Defending Cyber Threats: Have You Implemented the Baseline Essentials?

Posted by Craig McDonald on Oct 25, 2021 12:04:08 PM

blog header-01-1Cybersecurity threats are at an all-time high and expected to intensify as we head into a new world of work, with a greater reliance on technology. Now, more than any other time in history, businesses need to have implemented, at the very least, baseline security measures, in order to be protected. As we near the end of 2021, and as our customers start gearing up for a more cyber resilient 2022, it can only be of benefit to review baseline cyber threat mitigation strategies to ensure we’re running a tight ship. 

The Essential Eight offers a technical guideline in Australia, and internationally, the U.S. National Institute of Standards and Technology (NIST) provides leaders and industry experts with the Cybersecurity Framework (CSF). I’ll briefly talk about both perspectives in this article, in the hope of providing some food for thought for businesses looking to review their cybersecurity practices.  


To begin with, let’s look at the ‘Essential 8 Pillars of Cybersecurity’ prescribed by the Australian Cybersecurity Centre (ACSC) that offers a checklist of controls for mitigating cyber attacks. It is recommended by the ACSC and ASD that all businesses implement the essential eight, as it is largely considered to be one of the most effective ways to protect networks from a cyber threat. These are taken from a much larger set of 37 recommendations, which you can find here:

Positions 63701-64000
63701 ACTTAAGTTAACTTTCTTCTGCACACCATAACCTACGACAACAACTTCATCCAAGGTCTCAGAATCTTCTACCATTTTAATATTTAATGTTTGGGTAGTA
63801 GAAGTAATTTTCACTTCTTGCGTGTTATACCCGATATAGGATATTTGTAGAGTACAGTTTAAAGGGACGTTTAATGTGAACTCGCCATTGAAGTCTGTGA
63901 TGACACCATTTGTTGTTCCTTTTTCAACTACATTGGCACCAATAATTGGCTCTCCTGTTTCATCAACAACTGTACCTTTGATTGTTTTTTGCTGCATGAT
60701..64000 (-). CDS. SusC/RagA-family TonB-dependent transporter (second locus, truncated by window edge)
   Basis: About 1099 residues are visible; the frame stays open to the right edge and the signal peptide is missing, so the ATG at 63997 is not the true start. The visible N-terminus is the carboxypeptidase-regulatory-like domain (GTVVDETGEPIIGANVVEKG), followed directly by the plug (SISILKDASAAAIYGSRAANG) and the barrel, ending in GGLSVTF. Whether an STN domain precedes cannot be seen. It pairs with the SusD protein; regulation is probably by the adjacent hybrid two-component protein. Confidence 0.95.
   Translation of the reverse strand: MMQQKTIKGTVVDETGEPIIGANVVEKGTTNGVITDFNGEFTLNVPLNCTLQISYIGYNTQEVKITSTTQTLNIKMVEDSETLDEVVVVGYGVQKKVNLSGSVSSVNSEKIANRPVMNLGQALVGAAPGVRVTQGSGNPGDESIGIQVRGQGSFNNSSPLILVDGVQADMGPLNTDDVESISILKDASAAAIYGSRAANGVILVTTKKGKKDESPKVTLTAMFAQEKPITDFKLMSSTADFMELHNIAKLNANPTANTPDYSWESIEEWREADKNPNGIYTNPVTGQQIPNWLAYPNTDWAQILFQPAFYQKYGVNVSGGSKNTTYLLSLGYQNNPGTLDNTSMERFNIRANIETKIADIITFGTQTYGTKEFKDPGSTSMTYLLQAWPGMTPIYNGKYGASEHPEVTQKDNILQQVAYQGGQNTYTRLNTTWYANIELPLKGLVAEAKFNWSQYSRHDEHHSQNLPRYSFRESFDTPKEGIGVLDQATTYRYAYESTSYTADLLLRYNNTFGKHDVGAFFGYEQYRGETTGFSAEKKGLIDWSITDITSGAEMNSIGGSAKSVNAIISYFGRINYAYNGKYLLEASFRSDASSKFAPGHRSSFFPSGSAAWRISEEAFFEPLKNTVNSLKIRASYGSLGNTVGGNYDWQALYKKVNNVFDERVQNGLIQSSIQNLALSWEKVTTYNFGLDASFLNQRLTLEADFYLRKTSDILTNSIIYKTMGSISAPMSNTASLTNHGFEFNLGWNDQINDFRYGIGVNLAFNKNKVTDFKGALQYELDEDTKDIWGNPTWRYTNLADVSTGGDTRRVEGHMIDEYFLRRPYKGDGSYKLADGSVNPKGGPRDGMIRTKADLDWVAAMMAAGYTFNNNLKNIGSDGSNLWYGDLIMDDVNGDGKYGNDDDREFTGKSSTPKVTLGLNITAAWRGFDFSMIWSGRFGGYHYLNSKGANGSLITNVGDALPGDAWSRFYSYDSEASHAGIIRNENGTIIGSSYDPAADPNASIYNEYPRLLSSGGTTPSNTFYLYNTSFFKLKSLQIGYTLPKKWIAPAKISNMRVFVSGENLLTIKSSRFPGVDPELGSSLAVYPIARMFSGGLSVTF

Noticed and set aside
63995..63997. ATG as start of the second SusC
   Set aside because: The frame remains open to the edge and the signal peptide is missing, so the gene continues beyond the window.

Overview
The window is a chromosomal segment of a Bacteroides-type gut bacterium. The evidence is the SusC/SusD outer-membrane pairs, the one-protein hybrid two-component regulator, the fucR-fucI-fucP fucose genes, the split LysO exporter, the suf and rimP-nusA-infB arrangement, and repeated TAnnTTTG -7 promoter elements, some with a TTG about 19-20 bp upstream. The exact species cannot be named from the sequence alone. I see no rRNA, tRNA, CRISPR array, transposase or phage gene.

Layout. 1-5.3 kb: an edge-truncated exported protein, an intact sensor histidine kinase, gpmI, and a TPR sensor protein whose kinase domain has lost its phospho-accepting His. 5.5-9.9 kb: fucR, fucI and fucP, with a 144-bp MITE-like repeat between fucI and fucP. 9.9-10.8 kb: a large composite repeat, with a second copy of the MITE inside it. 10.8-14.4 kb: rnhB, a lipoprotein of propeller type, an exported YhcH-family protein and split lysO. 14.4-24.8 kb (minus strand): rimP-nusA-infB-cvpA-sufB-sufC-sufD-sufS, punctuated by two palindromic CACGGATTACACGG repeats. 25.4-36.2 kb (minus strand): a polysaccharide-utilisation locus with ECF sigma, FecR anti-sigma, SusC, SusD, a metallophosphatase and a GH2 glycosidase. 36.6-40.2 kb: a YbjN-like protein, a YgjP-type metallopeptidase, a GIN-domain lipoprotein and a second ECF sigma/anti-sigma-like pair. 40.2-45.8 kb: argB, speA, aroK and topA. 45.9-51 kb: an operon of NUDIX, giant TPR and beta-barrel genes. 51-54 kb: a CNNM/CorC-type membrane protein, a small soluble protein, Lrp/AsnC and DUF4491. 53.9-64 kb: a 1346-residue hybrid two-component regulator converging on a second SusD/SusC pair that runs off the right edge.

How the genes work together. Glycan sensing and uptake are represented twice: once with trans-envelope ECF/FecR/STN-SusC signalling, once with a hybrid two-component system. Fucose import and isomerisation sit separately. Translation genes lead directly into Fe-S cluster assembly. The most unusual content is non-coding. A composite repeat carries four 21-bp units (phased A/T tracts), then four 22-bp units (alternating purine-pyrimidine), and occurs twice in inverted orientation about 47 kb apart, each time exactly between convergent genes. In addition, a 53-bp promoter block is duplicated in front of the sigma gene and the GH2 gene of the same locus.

Briefly, here they are:  

  1. Application control or whitelisting. To control the execution of unauthorised software. It’s designed to protect against malicious code or malware. When implemented robustly, it ensures only approved applications (g., executables, software libraries, scripts, installers, compiled HTML, HTML applications, control panel applets and drivers) can be executed.  
  1. Patching Applications. To remediate known security vulnerabilities within a timeframe commensurate with a business’s exposure to a security threat, as advised by the ACSC. For example, once a security vulnerability in an internet-facing service is made public, it can be expected that malicious code will be developed by adversaries within 48 hours. In fact, there are cases in which adversaries have developed malicious code within hours of newly discovered security vulnerabilities.   
  1. Configuring Microsoft Office Macro Settings. This is to block untrusted macros, which can contain malicious code resulting in unauthorised access to sensitive information as part of a targeted cyber attack.  
  1. Application Hardening. To protect against vulnerable functionality, it’s important that you have only what you need when it comes to applications. Application hardening, to put it simply, involves various processes like fixing vulnerabilities and wiping out any non-essential administrators from systems.